A Hornbill Head Hunters' Head Dress


First Half of the 20th Century

A Head Hunters Head Dress of Hornbill, Brass, Mother-of-Pearl, Red Wool and White Pony Tail Hair
Ilongot People, Luzon, Philippines

Width 50 cm (19.75 in)

According to Robert McKinley, 1976 "Human and Proud of It! A Structural Treatment of Headhunting Rites and the Social Definition of Enemies" (Centre for Southeast Asian Studies, Northern Illinois University), the taking of heads is not solely about violence but "is part of a sophisticated mythology, ritual and cosmological worldview". The head taken would have belonged to a member of another group or village who, although they looked similar, was believed to be only semi-human so that the taking of the head would provide a link to the Gods and ancestors and the victim's spirit, through ritual purification, would become both an ally in the afterlife and also confer mystical benefits affecting fertility and agriculture. The prestige of taking a head conferred respect and also enabled a young man to marry and this head dress could only be worn after the taking of two heads.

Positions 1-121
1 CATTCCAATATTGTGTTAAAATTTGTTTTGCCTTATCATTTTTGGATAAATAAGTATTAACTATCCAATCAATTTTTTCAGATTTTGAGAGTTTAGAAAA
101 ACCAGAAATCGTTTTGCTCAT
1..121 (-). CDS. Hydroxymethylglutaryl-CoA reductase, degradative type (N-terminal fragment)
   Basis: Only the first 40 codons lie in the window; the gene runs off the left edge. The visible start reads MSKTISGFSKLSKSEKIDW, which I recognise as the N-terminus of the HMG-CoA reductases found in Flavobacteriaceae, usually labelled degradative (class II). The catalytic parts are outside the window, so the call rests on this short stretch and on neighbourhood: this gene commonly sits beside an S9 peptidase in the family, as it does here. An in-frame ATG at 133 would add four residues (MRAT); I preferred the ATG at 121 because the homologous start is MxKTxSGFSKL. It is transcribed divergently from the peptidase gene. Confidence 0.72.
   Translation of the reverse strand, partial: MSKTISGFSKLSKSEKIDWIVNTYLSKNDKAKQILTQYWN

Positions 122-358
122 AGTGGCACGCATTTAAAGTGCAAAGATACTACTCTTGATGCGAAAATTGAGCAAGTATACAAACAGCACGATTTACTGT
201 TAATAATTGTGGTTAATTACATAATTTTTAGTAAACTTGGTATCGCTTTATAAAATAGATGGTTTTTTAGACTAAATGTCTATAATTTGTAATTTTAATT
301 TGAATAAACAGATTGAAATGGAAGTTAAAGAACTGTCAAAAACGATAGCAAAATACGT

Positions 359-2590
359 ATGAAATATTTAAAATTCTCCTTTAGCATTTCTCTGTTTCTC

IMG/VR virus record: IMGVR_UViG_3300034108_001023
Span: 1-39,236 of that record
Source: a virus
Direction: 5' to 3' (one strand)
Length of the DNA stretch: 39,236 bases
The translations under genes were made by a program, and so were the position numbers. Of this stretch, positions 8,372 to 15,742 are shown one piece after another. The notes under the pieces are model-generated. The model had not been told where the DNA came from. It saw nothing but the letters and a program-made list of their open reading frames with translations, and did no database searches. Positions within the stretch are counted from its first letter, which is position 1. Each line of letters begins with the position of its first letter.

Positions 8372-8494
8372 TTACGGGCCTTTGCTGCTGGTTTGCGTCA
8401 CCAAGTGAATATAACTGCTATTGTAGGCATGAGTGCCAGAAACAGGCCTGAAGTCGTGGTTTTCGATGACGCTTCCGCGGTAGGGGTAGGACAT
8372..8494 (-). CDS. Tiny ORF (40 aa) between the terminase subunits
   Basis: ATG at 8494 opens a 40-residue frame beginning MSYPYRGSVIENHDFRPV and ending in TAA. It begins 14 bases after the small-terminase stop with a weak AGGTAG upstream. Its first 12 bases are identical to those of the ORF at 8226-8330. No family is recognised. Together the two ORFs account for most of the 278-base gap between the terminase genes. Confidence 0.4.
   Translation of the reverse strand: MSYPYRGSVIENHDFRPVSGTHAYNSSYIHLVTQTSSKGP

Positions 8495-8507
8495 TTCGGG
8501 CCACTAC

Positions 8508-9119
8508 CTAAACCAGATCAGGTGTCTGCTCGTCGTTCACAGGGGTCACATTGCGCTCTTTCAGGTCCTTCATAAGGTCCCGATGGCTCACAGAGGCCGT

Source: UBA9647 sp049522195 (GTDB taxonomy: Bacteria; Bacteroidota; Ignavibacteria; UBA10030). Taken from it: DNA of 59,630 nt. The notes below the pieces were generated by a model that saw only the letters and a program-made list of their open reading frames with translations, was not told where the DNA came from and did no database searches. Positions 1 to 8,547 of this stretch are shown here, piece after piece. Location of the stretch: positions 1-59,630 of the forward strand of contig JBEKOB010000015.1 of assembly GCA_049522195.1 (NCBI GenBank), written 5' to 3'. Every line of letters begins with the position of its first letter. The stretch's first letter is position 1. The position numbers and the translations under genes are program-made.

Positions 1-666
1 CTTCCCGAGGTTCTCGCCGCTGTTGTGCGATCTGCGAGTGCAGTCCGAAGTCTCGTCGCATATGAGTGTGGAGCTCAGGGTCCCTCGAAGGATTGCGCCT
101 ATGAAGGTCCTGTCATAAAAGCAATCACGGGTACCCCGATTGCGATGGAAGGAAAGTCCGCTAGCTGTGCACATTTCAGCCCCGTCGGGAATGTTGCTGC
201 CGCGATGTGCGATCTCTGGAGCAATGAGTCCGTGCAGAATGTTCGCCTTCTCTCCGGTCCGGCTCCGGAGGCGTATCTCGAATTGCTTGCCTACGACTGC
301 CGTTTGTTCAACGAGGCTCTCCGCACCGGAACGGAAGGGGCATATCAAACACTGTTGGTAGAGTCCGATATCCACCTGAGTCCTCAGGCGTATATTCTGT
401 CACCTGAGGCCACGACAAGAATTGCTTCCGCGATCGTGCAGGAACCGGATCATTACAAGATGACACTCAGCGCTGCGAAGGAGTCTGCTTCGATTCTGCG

Form and Splendor  Roberto Maramba 1998
Human and Proud of It Robert McKinley 1976

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